Math check: Cash vs Mortgage - Rental returns after tax

4 Replies

Hi Everyone!

This is my first non-introduction post, hoping this great community can help me out! I'm also new to real estate investing, so please give feedback and point out mistakes!

I'm looking at a $70K SFH that rents for $850, I'm buying cash but thinking about whether to finance (delayed mortgage) or not. I'm looking to build up a passive income stream over time, but I make a good salary at present. Here's my comparison between the two options, can you please check my maths?

**Cash**

$70K cash payment

$10200 annual rent, or $9690 with 5% vacancy

Expenses: $1600 tax, $500 insurance, $969 property management (10%), $510 repairs (5%), $510 capex (5%)

Net Income: $5,601 or 8% of $70K before tax

Property tax is 26% land, 74% improvements, so $51,800 depreciated over 27.5 years is $1,884 per year

$5,601 income, of which $3,717 is taxed, $1,884 tax-free

Assuming 40% tax rate

= $3717 * 0.6 + 1884

= $4114 after tax (5.88%)

**Mortgage**

$14K downpayment (20%)

Mortgage: 4.5% at 30 years fixed on $56K

$10200 annual rent, or $9690 with 5% vacancy

Expenses: $1600 tax, $500 insurance, $969 property management (10%), $510 repairs (5%), $510 capex (5%)

$3408 Mortgage payments ($900 principal, $2508 interest in the first year)

Net income: $2193 before tax or 15.66% on $14K

Property tax is 26% land, 74% improvements, so $51,800 depreciated over 27.5 years is $1,884 per year

$2193 income, $1209 taxed, $984 tax-free (1884 depreciation - 900 mortgage principal)

Assuming 40% tax rate

= 1209 * 0.6 + 984

= $1,709.4 after tax (12.21%)

Does my calculation look correct? 

I know I'm just treating the 5% capex as deductible when it's not (to simplify things), it would need to be depreciated over time. How would factoring this change the comparison?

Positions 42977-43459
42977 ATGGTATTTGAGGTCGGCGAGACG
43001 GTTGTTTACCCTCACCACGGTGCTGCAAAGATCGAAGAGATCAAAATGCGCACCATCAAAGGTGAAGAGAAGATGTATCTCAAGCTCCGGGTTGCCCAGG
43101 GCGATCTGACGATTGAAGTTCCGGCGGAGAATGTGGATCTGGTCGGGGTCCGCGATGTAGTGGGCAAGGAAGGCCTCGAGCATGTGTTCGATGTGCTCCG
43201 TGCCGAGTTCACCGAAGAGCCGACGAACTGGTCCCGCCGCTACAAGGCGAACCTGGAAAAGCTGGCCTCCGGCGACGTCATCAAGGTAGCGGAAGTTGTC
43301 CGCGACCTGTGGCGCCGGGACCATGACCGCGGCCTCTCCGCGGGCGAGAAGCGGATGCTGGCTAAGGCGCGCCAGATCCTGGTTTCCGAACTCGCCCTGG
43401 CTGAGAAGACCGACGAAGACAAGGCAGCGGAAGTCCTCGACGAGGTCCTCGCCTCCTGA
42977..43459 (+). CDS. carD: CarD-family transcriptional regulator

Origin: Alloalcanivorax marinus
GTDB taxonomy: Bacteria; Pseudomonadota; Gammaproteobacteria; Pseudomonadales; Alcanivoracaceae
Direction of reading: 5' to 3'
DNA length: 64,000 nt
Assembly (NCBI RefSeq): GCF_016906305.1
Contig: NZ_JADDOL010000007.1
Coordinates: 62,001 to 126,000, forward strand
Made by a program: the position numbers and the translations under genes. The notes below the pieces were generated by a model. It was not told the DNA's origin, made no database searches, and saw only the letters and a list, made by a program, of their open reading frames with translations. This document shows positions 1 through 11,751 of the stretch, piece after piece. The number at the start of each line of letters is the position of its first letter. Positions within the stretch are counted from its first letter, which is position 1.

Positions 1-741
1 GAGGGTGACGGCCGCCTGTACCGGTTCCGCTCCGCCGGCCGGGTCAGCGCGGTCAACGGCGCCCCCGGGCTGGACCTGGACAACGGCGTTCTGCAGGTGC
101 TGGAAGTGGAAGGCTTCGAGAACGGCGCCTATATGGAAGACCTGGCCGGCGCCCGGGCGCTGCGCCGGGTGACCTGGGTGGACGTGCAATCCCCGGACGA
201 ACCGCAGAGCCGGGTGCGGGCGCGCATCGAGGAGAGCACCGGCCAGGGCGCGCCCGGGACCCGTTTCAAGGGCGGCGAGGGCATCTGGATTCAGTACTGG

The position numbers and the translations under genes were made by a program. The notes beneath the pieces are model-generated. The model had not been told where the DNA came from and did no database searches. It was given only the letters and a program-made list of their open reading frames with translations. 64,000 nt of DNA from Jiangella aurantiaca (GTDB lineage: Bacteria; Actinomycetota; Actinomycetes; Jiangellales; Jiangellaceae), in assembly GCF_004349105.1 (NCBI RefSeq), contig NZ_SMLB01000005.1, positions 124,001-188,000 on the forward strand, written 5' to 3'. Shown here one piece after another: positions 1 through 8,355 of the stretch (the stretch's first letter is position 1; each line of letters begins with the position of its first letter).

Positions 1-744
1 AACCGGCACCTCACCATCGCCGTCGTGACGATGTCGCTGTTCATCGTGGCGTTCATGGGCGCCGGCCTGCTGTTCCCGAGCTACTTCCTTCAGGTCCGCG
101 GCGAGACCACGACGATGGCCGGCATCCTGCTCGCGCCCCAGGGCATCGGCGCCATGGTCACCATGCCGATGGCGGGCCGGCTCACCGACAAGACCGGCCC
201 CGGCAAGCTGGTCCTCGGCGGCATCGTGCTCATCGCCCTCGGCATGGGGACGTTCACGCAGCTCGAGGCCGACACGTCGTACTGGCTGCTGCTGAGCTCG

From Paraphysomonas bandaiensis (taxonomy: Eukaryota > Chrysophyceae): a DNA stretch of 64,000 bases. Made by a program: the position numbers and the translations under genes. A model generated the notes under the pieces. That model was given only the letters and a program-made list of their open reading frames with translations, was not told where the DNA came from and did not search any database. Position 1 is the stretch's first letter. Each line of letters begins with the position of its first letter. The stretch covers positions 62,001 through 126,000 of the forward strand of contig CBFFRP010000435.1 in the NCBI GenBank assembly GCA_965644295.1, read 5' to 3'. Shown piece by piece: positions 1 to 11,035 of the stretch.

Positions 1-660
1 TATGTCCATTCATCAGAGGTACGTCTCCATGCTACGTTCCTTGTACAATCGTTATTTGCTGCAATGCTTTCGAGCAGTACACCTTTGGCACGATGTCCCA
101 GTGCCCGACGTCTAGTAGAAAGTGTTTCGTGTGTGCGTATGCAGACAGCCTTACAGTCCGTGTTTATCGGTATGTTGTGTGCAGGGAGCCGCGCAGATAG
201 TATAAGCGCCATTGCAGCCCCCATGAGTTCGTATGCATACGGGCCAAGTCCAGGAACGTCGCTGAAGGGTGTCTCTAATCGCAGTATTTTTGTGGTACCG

Thanks in advance!

Just strictly looking at the rent-to value ratio, you found a pretty good one (assuming little rehab is required to make it rent ready), so congratulation!

You always get a better return on your money by having a mortgage. I'll vote for the delayed cash-out refi. You tend to get a better mortgage if you wait for 6 months. Once you get the money back, invest the money. Much better use of your money, IMO.  

@Soh Tanaka Thanks for that! I didn't realize you get a better mortgage after 6 months - what sort of rate improvement can you expect and why?

@James Hartley - You might want to talk to a lender for the exact difference, but I think owner occupied gets the best rate, then a rental, then a cash-out refi rental with 6 months seasoning, and finally delayed-cash-out refi, which doesn't have any seasoning time. In terms of why, I don't know. It's just how the rule is written. 

You left out a deduction on your all cash purchase. If you assume a opportunity value of 10% on cash then you need to deduct the equilivant of the value of the 56K that you would otherwise have to invest else where.

That is an additional cost of $466/month to pay for the dead equity which will bring your profit annually on the property itself to $0.

It could be a good investment if mortgaged but is a bad investment with dead equity. The property is a liability when purchased with all cash.

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